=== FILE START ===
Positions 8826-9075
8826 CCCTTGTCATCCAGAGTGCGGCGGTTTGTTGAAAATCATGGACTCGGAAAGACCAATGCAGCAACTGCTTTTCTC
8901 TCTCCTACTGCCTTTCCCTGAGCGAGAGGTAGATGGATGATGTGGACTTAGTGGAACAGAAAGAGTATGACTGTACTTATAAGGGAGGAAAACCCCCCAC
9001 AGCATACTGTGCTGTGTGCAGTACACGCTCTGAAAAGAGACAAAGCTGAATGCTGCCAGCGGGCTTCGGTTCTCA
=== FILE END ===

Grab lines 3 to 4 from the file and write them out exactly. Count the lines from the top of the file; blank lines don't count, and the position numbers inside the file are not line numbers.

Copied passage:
8901 TCTCCTACTGCCTTTCCCTGAGCGAGAGGTAGATGGATGATGTGGACTTAGTGGAACAGAAAGAGTATGACTGTACTTATAAGGGAGGAAAACCCCCCAC
9001 AGCATACTGTGCTGTGTGCAGTACACGCTCTGAAAAGAGACAAAGCTGAATGCTGCCAGCGGGCTTCGGTTCTCA